Dry Air and Sinusitis: Is the Dry Air Making My Sinusitis Worse?

Dry Air and Sinusitis: Is the Dry Air Making My Sinusitis Worse?

Dry Air and Sinusitis

When it’s cold outside, it’s not uncommon for people to spend the majority of their time indoors during the winter season. However, when it comes to winter, there’s more than just the cold air that will get you. During the winter season, the cold air is dry, and when you go inside to escape the heat, that air is often dry as well, especially if you are using forced-air heating or a wood-burning stove. When the heat is on indoors, it can reduce the moisture in the air, drying out your sinuses, which can cause sinusitis symptoms to occur. This is why dry air and sinusitis can, sadly, go hand-in-hand.

Dry Air and Sinusitis: What are the Effects of Dry Air on Our Body?

• Dry skin
• Eczema
• Chapped lips
• Joint and muscle pain
• Tender eyes
• Watery eyes
• Itchy eyes
• Itchy throat
• Hoarse throat
• Dehydration
• Respiratory problems

If you are living in an environment that has dry air and often experience these symptoms, this can lead to frequent or chronic sinusitis. If you are unsure if dry air is present in your home, review these common characteristics:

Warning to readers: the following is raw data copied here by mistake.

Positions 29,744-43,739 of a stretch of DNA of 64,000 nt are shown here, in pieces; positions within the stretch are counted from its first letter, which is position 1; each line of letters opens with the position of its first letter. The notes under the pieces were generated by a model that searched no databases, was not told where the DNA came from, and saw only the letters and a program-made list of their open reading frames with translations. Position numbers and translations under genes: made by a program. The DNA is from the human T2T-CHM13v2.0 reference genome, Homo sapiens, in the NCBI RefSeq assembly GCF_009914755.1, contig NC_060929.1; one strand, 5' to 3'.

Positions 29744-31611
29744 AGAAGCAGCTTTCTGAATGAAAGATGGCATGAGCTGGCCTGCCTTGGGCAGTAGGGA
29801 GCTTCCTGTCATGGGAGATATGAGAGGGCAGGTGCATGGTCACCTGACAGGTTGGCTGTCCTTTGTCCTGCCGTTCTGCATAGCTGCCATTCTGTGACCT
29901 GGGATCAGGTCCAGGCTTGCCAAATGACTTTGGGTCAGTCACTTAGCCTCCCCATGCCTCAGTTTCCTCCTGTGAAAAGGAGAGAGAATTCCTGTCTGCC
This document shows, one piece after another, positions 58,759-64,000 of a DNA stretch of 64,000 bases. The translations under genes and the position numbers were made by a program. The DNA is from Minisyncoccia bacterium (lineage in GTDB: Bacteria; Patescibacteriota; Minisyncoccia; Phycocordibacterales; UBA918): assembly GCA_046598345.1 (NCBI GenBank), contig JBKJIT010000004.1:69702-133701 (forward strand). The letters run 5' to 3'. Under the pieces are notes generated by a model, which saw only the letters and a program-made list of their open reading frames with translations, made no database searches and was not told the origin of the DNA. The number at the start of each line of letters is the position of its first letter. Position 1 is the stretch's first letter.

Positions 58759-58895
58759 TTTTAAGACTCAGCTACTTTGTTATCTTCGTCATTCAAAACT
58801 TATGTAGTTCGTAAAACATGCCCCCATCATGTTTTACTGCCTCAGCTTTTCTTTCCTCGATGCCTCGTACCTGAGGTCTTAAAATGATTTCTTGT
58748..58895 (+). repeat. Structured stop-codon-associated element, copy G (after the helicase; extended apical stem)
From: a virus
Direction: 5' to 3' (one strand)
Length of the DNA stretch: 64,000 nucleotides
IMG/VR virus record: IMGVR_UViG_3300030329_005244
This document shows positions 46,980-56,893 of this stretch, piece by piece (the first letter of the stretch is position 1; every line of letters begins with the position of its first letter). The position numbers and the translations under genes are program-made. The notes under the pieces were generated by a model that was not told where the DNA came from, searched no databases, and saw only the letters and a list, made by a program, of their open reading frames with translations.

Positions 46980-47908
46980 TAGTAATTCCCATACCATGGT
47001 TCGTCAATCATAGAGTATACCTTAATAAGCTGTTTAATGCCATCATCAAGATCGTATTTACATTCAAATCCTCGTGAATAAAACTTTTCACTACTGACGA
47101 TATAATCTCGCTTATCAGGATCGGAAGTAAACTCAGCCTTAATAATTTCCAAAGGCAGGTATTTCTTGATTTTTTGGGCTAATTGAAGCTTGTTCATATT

• Peeling of wallpaper (usually at the edges)
• Increase in static electricity
• There are gaps present in the crown moldings (along the tops of the walls)
• Holes and cracks present in hardwood floors
• Household items appear shrunken or warped
• Your piano (if you own one), frequently needs to be tuned

If you find that you have dry air present in your home or office, check out these helpful tips that can help you avoid experiencing sinusitis symptoms.

• Steam therapy can help keep your nasal passages moisturized. Certain gyms and recreation centers may have one for you to use, or you can make your own at home by having a hot shower running inside a bathroom with the door(s) closed.

• While you may need your daily dose of caffeine for a pick me up, caffeinated beverages, such as soda and coffee, can make the effects of dry air on your sinuses even worse. Try to avoid or at least limit your daily consumption.

• Stay hydrated by drinking plenty of water daily. If you aren’t a fan of water, hydrating foods can also help. Even if the air is dry, if you keep your body hydrated by drinking plenty of water daily, you can help counterbalance the adverse effects of dry air.

• If you can afford it, invest in a humidifier to help keep the air in your home or office moisturized. If your humidifier can read the humidity level in the room, even better! The humidity level in your home should remain somewhere in between 35 to 45% relative humidity.

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The Staff and Doctors of The New York Otolaryngology Group